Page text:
That's because of playing that style for over a month.

Before the season, the keys to being the best version of the Capitals, Kuznetsov, a talented but crazy center, was Washington's best player during their run to the Cup. Franchise linchpin Nicklas Backstrom has returned to health after recovering from hip reconstruction surgery.

They could have added a stellar year from goaltender Darcy Kumbert, who signed a five-year, $26.25 million deal a season ago to bring stability to a position Washington has enjoyed little.

Results: Kuznetsov was the worst version of himself, dragging the team down, managing just 17 points in 43 games. He was waived and then traded. Backstrom's physical limitations changed very quickly. He left the game in November with one point in eight games. Kuemper was eventually replaced in net by star backup Charlie Lindgren, who started 14 of the Caps' final 15 games and was deemed “our MVP” by Carberry.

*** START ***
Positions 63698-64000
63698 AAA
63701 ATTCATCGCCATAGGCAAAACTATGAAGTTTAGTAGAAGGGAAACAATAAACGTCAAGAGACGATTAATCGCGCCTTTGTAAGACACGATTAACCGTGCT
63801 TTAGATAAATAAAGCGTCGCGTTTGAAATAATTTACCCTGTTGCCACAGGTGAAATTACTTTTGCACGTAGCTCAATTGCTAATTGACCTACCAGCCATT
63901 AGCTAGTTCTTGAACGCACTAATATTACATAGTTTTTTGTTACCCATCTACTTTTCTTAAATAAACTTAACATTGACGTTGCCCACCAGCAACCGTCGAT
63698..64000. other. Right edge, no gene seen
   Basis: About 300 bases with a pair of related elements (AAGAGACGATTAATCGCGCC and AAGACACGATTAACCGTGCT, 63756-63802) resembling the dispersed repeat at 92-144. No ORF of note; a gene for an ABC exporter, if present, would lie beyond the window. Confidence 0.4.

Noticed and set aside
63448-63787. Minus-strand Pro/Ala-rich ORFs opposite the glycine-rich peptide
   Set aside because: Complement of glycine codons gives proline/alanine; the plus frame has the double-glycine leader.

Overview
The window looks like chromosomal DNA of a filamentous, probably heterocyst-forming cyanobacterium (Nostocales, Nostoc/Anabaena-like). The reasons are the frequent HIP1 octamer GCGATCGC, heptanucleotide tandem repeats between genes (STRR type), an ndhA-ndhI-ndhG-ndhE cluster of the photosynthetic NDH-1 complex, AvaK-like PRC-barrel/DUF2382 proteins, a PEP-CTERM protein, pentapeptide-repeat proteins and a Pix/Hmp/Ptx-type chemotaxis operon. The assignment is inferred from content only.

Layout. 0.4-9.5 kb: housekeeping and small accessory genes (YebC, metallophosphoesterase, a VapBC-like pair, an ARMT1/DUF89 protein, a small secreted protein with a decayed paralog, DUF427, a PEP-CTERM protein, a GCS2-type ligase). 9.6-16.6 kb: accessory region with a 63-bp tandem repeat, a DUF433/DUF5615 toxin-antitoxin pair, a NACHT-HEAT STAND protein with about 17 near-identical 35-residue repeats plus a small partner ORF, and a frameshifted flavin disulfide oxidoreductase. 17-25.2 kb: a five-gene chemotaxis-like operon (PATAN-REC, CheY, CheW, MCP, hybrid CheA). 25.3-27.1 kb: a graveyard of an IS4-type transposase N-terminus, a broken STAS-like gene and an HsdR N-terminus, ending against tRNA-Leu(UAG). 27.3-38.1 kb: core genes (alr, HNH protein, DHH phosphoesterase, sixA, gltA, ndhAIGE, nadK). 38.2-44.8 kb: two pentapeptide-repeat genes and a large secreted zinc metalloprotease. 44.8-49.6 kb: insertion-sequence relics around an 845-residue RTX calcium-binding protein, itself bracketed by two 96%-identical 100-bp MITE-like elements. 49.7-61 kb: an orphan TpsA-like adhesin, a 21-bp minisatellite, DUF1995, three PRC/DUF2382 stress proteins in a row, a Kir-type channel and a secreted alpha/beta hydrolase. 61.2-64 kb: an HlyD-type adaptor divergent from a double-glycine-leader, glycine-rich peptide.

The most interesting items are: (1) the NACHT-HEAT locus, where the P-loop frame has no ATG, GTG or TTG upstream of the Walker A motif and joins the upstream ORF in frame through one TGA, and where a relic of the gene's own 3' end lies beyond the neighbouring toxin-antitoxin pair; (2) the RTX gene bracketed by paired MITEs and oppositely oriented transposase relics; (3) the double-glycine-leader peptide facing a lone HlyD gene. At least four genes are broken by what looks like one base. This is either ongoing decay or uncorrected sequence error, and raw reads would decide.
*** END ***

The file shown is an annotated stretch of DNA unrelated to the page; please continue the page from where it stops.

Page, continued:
So the team that assembled in the fall with hopes of returning to the playoffs was not the team that ultimately landed there. The lineup Tuesday night featured Dylan McIlrath, a few days shy of his 32nd birthday but playing his 75th NHL game as captain of the Caps' top minor league franchise. If he didn't assist Ovechkin's goal, he would have jumped. That includes 21-year-old Vincent Iorio, a 2021 draft pick, playing his ninth NHL game. It's a hybrid roster for a franchise in transition, with an old core winding down and a new core now forming — perhaps.

See also  Alphabet shares rise on profit, dividend announcement